I tried to watch 1917, the new Sam Mendes picture, and gave up about halfway through. It’s about trench warfare in WWI, and if you haven’t heard, its chief claim to fame is that it unrolls in real time – in fact, it gives every appearance of being a single, long tracking shot. This is, of course, an effect, and an extraordinary one, due in large part to cinematographer Roger Deakins, editor Lee Smith, and director Sam Mendes. Mendes says the shortest uninterrupted shot they used was 39 seconds, and the longest 8½ minutes. I normally love this kind of technical sleight of hand, but this time around it left me cold.
The famous example of real-time is Hitchcock’s Rope. The dead guy goes into the chest, and the two killers host a cocktail party. Out beyond the windows, night settles on the city. Inside, the noose tightens. Hitch shot the picture in extended takes, from five to ten minutes apiece, ten minutes being the max a camera magazine could hold.
The question is why. Hitchcock later said it was a stunt. But he was always one for showing off. How not? The opening titles of The Lady Vanishes, the snow-covered train tracks, the village, the cars, all clearly a model. The square full of umbrellas in Foreign Correspondent, the windmill turning backwards, the plane crash at sea. (Huge pipes, from an overhead tank, smashing through the rear projection and a windscreen made of spun sugar: in other words, real water.) The astonishing crane shot in Indiscreet, when the camera swoops down from high above all the way down to the key in Bergman’s hand.
is no stranger to heightened effect. The
point being, how does it further the story?
I give you the
This is how real-time can be used to enormously sinister effect. I was a big fan of 24, but let’s admit there were some pretty contrived narrative turns. I also liked Birdman a lot, and it took me a little to catch on, but how did the convention of a single continuous shot contribute?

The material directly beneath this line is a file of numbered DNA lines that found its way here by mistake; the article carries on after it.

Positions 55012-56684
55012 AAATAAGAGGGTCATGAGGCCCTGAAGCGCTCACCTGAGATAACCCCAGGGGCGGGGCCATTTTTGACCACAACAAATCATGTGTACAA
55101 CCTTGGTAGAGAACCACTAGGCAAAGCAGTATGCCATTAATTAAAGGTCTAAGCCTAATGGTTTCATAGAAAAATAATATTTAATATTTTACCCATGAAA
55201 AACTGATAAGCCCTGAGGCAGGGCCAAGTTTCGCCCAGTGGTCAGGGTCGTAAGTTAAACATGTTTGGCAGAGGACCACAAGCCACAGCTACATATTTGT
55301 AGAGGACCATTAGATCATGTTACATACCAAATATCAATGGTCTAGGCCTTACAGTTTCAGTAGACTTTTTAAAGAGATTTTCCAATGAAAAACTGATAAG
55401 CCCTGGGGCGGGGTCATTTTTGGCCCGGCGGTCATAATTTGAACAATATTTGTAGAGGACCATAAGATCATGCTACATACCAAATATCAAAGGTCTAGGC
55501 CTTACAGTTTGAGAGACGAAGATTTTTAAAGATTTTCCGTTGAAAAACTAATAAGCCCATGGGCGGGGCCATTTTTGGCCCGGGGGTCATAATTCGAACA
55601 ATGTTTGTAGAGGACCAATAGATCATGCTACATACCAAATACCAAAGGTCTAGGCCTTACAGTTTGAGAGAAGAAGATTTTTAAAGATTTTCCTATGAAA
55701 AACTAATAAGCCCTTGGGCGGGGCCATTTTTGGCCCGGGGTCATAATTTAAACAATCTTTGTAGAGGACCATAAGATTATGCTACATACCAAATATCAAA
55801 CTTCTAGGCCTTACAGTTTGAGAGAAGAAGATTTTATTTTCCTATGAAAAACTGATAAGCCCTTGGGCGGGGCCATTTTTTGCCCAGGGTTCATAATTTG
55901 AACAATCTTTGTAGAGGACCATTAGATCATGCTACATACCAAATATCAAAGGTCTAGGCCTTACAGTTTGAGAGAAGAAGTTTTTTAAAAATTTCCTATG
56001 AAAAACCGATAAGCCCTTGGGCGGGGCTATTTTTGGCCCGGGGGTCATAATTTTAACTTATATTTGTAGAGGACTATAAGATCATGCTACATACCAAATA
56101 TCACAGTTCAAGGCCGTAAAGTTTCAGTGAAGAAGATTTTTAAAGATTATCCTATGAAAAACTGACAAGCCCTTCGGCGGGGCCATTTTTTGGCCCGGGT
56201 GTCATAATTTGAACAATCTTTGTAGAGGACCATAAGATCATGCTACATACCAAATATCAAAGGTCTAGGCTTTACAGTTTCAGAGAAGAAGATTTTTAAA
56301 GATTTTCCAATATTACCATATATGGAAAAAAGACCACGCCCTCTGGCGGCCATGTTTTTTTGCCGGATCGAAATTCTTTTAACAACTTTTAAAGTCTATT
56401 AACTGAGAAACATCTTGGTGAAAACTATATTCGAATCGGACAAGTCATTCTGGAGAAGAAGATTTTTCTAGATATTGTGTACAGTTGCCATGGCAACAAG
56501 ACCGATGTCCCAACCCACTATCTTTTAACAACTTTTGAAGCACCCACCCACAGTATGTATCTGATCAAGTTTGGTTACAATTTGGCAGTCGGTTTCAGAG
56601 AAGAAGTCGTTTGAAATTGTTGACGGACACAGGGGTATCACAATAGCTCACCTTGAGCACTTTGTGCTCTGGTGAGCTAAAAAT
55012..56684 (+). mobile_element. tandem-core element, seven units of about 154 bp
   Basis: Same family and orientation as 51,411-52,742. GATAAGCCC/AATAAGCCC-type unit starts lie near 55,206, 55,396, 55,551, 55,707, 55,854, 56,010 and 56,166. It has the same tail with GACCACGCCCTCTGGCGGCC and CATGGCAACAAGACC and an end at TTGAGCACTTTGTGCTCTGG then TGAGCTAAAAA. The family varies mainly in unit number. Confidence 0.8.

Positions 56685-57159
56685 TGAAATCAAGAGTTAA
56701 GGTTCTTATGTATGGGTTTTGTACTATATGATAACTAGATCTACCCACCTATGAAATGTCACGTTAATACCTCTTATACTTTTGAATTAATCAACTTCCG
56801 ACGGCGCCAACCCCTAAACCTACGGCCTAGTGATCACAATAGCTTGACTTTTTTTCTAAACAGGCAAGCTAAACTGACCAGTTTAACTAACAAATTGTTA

What narrative purpose does it serve, or is it simply a trick? I’m not convinced by Rope, any more than I am by 1917, to be honest. How does this pull you in any further? I think the technical tricks actually distance you.
a self-consciousness in any narration.
We talk about the advantages or disadvantages of First Person vs. Third,
for example. Jay McInerney used Second, Plural, in Bright Lights,
The question I’m asking, here, is how you create intimacy. An uncomfortable intimacy, perhaps. Which conventions work and which don’t?
I thought Bright Lights was terrifically entertaining, but Second Person a novelty. The way it’s used in Buffalo Soldiers is more intimate, and scary. These tricks are useful. I’ll take any arrow in the quiver, but overuse weakens the conventions. Maybe there’s a picture that’s strengthened by constant forward motion, but 1917 isn’t it.
Not by this pretense.
There’s a difference between invitation and lurking. We all probably have predatory instincts, lions waiting at the water hole. Who, though, is the prey?